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Which is the best way to check the internet connection in iOS SDK?

Thank you.

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marked as duplicate by esker, Monolo, dandan78, Cobra_Fast, John Kraft Sep 3 '13 at 15:36

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3 Answers 3

up vote 26 down vote accepted

Best way is to use Reachability code. Check here for apple sample code. That has a lot of convenience methods to check internet availability, Wifi/WAN connectivity check etc..

For eg:-

[[NSNotificationCenter defaultCenter] addObserver:self selector:@selector(networkChanged:) name:kReachabilityChangedNotification object:nil];

reachability = [Reachability reachabilityForInternetConnection];
[reachability startNotifier];

- (void)networkChanged:(NSNotification *)notification

  NetworkStatus remoteHostStatus = [reachability currentReachabilityStatus];

  if(remoteHostStatus == NotReachable) { NSLog(@"not reachable");}
  else if (remoteHostStatus == ReachableViaWiFiNetwork) { NSLog(@"wifi"); }
  else if (remoteHostStatus == ReachableViaCarrierDataNetwork) { NSLog(@"carrier"); }
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how can you know who downvoted? By the way.. +1 for your answer :) –  TonyMkenu Feb 8 '13 at 9:46
ReachableViaCarrierDataNetwork & ReachableViaWiFiNetwork are not available, status can be ReachableViaWWAN or ReachableViaWiFi. –  Hemang Sep 27 '13 at 11:13
after notification only it shows but it need before the network changes. how to get the available network when viewdidload method calls.. –  Bala Jan 31 at 7:49

Reachability has a lot more to it than it needs, plus it hasn't been updated for ARC yet.

Here's my solution in pure C. Much of the code was taken directly from Reachability, but distilled down to only what is necessary. I only wanted it to return whether there was or wasn't an internet connection, but you can read from the comments whether it's returning YES based on having found a Wifi or a Cellular network.

One last note before proceeding to share the code: You need to go into your build target, select the build phases tab, and add "SystemConfiguration.framework" to the "Link Binary With Libraries" list.

#import <CoreFoundation/CoreFoundation.h>
#import <SystemConfiguration/SystemConfiguration.h>
#import <netdb.h>

BOOL networkReachable()
    struct sockaddr_in zeroAddress;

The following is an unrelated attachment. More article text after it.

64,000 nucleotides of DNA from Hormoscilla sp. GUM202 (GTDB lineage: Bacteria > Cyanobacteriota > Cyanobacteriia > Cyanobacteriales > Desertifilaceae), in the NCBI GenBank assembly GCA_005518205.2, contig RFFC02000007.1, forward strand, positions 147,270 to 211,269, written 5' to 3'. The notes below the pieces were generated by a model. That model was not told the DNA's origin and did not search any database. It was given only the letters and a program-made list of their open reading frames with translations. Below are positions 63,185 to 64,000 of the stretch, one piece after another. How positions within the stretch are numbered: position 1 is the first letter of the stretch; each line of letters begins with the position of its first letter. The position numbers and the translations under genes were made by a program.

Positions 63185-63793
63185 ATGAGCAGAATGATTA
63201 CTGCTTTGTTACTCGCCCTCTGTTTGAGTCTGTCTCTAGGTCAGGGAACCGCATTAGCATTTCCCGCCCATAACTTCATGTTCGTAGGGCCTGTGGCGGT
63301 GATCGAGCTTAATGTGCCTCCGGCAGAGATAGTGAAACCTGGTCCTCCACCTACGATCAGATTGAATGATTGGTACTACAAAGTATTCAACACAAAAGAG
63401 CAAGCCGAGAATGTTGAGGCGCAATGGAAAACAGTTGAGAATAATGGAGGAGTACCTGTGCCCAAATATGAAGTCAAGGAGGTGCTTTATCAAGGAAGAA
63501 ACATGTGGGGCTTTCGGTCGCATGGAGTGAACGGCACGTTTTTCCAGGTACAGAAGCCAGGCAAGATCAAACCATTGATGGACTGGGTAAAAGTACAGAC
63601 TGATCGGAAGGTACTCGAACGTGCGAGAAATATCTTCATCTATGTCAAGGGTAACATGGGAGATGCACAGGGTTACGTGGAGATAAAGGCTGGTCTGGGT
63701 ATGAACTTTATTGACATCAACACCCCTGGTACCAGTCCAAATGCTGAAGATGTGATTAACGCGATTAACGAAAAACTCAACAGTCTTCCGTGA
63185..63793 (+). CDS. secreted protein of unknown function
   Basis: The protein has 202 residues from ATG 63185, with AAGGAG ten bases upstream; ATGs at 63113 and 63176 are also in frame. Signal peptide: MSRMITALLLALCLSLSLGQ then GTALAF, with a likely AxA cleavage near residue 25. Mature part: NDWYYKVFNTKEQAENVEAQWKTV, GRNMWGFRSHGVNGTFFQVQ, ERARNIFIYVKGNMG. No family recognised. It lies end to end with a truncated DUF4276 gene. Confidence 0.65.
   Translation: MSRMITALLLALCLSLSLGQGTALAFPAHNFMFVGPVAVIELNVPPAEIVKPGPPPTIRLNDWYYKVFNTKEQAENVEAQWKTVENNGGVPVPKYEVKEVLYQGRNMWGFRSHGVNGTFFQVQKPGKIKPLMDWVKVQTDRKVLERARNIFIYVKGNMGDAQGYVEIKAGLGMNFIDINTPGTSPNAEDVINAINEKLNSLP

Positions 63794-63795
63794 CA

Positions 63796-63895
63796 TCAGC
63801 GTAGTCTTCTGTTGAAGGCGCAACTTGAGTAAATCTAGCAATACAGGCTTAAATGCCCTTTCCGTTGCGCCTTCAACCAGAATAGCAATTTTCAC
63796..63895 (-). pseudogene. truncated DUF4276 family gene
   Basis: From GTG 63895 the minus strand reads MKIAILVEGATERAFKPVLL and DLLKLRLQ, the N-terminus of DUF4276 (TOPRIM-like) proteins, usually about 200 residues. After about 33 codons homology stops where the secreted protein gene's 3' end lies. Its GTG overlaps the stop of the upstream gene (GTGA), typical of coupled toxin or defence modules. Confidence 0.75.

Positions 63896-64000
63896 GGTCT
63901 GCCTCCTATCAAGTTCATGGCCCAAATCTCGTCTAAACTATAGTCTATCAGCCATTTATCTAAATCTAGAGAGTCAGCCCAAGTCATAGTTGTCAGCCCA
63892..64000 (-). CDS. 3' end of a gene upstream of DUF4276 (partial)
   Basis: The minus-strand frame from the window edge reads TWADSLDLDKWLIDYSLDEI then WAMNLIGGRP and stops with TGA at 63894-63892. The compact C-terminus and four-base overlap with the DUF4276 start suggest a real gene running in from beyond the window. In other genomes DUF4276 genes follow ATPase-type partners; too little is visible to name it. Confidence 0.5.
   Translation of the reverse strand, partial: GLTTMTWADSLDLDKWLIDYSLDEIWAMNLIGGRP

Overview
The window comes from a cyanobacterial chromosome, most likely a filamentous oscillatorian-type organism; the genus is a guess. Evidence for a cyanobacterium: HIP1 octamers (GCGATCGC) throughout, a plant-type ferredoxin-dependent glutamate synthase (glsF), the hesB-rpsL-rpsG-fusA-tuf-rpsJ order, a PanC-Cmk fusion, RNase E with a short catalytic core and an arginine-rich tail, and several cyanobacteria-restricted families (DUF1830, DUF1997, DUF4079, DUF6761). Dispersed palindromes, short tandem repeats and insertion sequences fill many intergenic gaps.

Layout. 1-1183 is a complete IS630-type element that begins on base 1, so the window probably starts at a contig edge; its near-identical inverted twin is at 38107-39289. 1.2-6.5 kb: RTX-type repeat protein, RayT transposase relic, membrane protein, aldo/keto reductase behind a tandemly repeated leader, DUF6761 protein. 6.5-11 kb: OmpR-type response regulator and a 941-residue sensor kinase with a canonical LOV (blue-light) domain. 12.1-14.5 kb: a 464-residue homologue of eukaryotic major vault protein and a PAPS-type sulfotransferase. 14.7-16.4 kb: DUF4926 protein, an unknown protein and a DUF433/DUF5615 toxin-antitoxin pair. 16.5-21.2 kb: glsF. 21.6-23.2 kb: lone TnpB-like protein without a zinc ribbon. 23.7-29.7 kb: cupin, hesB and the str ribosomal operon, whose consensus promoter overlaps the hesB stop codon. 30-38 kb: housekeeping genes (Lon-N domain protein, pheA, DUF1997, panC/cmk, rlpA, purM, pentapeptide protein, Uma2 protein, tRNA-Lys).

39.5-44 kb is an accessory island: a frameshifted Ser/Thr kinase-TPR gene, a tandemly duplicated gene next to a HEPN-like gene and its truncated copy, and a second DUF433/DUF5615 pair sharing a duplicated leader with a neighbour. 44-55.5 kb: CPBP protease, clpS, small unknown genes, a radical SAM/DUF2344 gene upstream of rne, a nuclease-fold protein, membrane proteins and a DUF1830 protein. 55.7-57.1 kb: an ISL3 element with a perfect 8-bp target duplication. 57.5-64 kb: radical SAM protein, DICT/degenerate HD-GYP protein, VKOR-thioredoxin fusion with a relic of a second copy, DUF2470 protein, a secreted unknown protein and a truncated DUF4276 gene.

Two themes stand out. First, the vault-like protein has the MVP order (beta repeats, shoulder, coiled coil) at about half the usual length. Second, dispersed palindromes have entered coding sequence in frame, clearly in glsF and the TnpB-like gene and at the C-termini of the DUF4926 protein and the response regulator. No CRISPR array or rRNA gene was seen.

bzero(&zeroAddress, sizeof(zeroAddress));
    zeroAddress.sin_len = sizeof(zeroAddress);
    zeroAddress.sin_family = AF_INET;

    SCNetworkReachabilityRef reachabilityRef = SCNetworkReachabilityCreateWithAddress(kCFAllocatorDefault, (const struct sockaddr *) &zeroAddress);

    SCNetworkReachabilityFlags flags;
    if (SCNetworkReachabilityGetFlags(reachabilityRef, &flags)) {
        if ((flags & kSCNetworkReachabilityFlagsReachable) == 0) {
            // if target host is not reachable
            return NO;

        if ((flags & kSCNetworkReachabilityFlagsConnectionRequired) == 0) {
            // if target host is reachable and no connection is required
            //  then we'll assume (for now) that your on Wi-Fi
            return YES; // This is a wifi connection.

        if ((((flags & kSCNetworkReachabilityFlagsConnectionOnDemand ) != 0)
            ||(flags & kSCNetworkReachabilityFlagsConnectionOnTraffic) != 0)) {
            // ... and the connection is on-demand (or on-traffic) if the
            //     calling application is using the CFSocketStream or higher APIs

            if ((flags & kSCNetworkReachabilityFlagsInterventionRequired) == 0) {
                // ... and no [user] intervention is needed
                return YES; // This is a wifi connection.

        if ((flags & kSCNetworkReachabilityFlagsIsWWAN) == kSCNetworkReachabilityFlagsIsWWAN) {
            // ... but WWAN connections are OK if the calling application
            //     is using the CFNetwork (CFSocketStream?) APIs.
            return YES; // This is a cellular connection.

    return NO;
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I like your solution a lot, but personally I'd do a small modification. I think instead of returning a BOOL you should return a constant or ENUM element, just so we can identify if there's a connection and what type. Luckily this modification is not hard to do! –  Andy Ibanez Oct 17 '13 at 0:58
I believe I have made a mistake here and that this code leaks. The SCNetworkReachabilityRef needs to be sent to CFRelease() at some point... the best way of doing this may be to break out the SCNetworkReachabilityGetFlags() and store its value, then release the reachability ref, then proceed to the if and check the stored value. That way the memory occupied by the SCNetworkReachability stored on the heap is released, but everything you need at that point (the flags and the return value of SCNetworkReachabilityGetFlags()) are still available on the stack. –  ArtOfWarfare Jan 30 at 5:31

Try this code:

- (BOOL)connectedToInternet
   NSURL *url=[NSURL URLWithString:@"http://www.google.com"];
   NSMutableURLRequest *request=[NSMutableURLRequest requestWithURL:url];
   [request setHTTPMethod:@"HEAD"];
   NSHTTPURLResponse *response;
   [NSURLConnection sendSynchronousRequest:request returningResponse:&response error: NULL];

   return ([response statusCode]==200)?YES:NO;
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